A team of U.S. experts is heading to North Korea to help ready steps to disable a key nuclear complex, senior U.S. envoy Christopher Hill said in Beijing, where he was due to meet his Pyongyang counterpart.
U.S. Assistant Secretary of State Hill said on Wednesday that the team was due to reach North Korea on Thursday to push forward plans to disable a reactor and other parts of the Yongbyon complex, which can make plutonium for nuclear bombs.
Hill told reporters he would meet North Korean negotiator Kim Kye-gwan to discuss the "disablement" steps agreed early this month.
"I think we're in pretty good shape on it. I think we want to just discuss the fact that we have a team going in," he told reporters, referring to disablement, a term meaning crippling the facilities short of outright destruction.
"There are a couple of issues that have to be worked through, but I think we have an agreement on what we're doing generally."
This will be the second visit to North Korea by U.S. nuclear experts this month, as Washington pushes Pyongyang to see through a deal that aims for major disarmament steps in the next 60 days.
Hill said he would also meet Chinese and Russian officials.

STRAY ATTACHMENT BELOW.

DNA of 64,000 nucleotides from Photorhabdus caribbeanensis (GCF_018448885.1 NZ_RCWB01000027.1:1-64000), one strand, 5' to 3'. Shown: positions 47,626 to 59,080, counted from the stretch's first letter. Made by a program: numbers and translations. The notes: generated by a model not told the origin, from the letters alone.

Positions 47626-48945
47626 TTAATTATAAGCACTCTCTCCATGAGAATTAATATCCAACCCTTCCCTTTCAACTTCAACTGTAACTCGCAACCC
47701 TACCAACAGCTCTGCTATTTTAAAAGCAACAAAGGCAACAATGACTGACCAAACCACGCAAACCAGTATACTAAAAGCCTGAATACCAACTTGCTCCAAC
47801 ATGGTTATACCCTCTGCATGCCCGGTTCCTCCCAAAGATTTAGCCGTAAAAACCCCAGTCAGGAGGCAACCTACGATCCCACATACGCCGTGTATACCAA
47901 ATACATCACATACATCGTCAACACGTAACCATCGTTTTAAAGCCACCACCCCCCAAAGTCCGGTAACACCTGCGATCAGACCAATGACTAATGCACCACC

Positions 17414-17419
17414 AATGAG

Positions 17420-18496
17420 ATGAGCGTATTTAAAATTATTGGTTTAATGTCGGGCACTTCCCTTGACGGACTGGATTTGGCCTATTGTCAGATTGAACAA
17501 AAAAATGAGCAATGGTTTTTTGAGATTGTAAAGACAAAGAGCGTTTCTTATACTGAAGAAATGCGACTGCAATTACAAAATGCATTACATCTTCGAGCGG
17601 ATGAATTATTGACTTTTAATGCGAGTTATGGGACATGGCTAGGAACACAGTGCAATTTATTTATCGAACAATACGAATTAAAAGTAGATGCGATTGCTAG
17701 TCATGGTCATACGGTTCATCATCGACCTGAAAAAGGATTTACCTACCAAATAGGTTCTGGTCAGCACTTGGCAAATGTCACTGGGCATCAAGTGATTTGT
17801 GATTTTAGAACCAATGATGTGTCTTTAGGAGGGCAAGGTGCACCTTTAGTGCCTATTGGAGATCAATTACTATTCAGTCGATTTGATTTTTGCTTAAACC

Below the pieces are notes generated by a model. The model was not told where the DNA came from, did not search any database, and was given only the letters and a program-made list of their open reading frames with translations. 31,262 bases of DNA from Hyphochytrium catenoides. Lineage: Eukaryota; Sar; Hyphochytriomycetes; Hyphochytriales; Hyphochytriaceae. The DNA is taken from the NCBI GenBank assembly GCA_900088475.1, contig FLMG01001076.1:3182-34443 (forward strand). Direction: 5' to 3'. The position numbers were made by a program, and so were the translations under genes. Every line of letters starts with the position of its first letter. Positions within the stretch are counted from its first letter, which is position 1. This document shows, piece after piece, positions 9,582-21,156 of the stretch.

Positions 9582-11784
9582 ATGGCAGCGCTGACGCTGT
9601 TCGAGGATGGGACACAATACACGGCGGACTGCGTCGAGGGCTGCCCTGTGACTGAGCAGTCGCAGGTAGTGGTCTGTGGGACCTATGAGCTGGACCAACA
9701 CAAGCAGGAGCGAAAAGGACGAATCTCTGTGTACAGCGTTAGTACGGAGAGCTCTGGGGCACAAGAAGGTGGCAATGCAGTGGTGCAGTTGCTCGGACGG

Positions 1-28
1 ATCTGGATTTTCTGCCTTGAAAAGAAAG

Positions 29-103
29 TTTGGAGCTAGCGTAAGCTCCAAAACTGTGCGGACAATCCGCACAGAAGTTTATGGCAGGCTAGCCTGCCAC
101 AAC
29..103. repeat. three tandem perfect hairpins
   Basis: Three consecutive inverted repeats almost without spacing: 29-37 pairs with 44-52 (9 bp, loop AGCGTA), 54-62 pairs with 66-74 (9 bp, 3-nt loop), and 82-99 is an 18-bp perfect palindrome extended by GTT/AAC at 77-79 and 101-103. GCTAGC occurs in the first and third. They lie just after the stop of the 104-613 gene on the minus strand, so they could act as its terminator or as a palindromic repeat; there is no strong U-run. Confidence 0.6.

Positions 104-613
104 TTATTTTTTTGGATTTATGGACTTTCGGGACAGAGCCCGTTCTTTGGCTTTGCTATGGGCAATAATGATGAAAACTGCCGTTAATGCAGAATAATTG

North Korea agreed to disable the main parts of its Yongbyon complex by the end of 2007, following six-party talks involving North and South Korea, the United States, Japan, Russia and host China.
Pyongyang also agreed to fully disclose all its atomic activities by the end of the year.
In exchange for these steps, the impoverished North will receive one million tons of heavy fuel oil or equivalent aid. The United States will also move towards taking North Korea off a U.S. terrorism blacklist.
At talks at the truce village between the two Koreas on Tuesday, parties agreed to supply the equivalent of half the fuel oil in materials to rebuild power plants and other facilities.
A North Korean delegate said at the start of the talks on Monday that his country plans to start disabling its Yongbyon nuclear complex, located about 100 km (60 miles) north of Pyongyang, later this week.
The moves follow a breakthrough February deal under which North Korea, which tested a nuclear device last year in defiance of international warnings, will shut down its Yongbyon nuclear plant and admit U.N. nuclear monitors.